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WNBA expands to 36-game schedule, adds Commissioner’s Cup

The 2020 Women’s National Basketball Association season is expanding to a 36-game schedule and adding a new in-season tournament known as the Commissioner’s Cup.

The league’s 24th regular season tips off on May 15 and concludes on September 20. The league had a 34-game schedule since 2003.

The new schedule comes just days after the WNBA and Women’s National Basketball Players Association reached tentative agreement on a landmark eight-year collective bargaining agreement that includes sweeping improvements in pay and working conditions for players.

The upcoming campaign will be the inaugural year for the Commissioner’s Cup, in which 10 designated regular-season games per team will count towards the new in-season competition. The championship, for which there is a separate prize fund, will be contested between the top team in each conference in Cup standings and is tentatively scheduled for August 14.

In addition, ESPN networks will present 17 regular-season telecasts, including five games on ABC, up from three last season. ESPN will televise two regular-season games and ESPN2 will air 10. ESPN networks will also present up to 19 playoff games. All ESPN telecasts during the regular season and postseason will stream live on the ESPN app.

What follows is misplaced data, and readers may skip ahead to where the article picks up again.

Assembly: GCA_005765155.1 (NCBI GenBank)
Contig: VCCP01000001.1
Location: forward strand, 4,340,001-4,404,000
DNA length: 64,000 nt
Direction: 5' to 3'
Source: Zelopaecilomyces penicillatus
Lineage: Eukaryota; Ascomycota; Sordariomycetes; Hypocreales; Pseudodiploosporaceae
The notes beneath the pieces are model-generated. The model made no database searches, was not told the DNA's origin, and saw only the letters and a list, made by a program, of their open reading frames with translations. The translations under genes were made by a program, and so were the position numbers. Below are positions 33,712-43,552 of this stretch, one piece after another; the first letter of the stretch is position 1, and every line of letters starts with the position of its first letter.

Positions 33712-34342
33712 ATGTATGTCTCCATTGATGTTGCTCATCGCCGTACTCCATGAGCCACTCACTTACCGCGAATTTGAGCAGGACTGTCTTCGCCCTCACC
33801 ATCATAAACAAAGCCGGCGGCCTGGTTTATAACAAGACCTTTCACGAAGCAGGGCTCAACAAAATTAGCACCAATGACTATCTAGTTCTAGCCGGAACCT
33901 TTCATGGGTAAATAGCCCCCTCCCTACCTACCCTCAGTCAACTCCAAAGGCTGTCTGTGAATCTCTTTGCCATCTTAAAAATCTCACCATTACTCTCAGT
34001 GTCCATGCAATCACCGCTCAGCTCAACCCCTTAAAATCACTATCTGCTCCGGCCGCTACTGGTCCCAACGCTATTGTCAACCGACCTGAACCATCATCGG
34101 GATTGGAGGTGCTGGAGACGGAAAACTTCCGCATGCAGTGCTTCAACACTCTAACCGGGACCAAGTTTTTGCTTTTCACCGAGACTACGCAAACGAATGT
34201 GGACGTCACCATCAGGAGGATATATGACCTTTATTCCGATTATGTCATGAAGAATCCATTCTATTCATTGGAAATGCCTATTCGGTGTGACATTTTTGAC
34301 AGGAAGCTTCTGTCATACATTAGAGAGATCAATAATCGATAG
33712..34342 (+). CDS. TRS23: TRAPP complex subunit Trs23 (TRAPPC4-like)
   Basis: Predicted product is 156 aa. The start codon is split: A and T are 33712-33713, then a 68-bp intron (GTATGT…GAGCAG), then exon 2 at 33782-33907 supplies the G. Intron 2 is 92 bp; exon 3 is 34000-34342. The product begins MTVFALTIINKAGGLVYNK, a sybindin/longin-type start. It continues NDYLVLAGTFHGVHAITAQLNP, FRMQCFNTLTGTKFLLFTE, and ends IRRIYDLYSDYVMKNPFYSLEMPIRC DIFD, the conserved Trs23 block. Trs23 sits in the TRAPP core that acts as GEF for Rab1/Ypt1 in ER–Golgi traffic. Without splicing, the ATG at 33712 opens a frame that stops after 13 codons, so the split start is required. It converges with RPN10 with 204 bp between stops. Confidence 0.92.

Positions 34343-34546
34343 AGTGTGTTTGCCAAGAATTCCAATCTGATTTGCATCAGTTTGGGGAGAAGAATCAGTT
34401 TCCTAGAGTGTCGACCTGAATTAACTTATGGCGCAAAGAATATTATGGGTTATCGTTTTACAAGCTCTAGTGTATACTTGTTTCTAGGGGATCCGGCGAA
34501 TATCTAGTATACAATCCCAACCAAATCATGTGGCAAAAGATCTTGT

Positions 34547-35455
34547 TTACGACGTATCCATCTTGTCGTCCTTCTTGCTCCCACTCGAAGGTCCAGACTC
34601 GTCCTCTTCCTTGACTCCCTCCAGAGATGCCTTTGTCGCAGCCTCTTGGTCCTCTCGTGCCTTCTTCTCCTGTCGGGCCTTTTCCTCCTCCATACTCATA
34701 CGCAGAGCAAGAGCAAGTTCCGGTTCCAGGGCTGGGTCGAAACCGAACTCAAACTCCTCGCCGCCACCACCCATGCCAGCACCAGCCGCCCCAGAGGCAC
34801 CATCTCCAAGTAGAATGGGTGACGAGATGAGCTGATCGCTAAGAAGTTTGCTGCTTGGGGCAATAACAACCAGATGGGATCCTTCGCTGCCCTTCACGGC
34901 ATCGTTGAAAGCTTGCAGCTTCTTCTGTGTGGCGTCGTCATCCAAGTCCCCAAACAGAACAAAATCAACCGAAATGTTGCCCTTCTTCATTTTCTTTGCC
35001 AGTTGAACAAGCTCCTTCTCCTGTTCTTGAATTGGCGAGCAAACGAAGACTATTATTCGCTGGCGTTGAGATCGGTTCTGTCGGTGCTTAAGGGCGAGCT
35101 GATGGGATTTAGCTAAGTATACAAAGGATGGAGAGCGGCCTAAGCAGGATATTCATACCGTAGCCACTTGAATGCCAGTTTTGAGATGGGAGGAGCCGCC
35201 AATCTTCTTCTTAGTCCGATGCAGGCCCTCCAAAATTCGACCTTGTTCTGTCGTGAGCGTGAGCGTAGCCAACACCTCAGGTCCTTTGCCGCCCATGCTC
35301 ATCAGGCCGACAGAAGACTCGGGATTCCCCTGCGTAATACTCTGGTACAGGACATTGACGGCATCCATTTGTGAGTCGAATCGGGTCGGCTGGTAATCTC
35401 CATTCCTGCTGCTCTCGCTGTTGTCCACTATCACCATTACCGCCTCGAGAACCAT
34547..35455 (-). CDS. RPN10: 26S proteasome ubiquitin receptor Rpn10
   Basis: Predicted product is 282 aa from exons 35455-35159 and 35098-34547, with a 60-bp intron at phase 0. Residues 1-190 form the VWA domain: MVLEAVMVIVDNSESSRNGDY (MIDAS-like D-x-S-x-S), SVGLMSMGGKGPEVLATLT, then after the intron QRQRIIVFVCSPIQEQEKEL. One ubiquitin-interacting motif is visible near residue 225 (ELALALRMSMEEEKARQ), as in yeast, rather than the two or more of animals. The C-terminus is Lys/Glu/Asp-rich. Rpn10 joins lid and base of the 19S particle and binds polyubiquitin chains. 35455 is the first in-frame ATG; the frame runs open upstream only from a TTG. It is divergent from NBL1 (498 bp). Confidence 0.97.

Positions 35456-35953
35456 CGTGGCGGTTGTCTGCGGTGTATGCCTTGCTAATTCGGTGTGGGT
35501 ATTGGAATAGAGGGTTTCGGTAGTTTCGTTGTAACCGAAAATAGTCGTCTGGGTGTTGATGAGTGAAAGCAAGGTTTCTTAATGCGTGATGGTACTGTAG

There will be a break in this year’s schedule for the Tokyo Olympics from July 11 to August 16.

“We are incredibly excited to introduce a first-of-its-kind in-season tournament for our league and present more regular-season games on ABC, increasing the WNBA’s national television exposure,” said WNBA commissioner Cathy Engelbert. “The Commissioner’s Cup offers fans another competition through which to support their favorite teams and adds a new dimension to the season for our players and teams.

“And the 2020 schedule gives fans even more opportunities to see the best players in the world compete at the highest level and highlights the ABC/ESPN family’s continued commitment to the WNBA and women’s sports,” she said.

The NBA is also considering its own in-season tournament in an attempt to boost flagging TV ratings.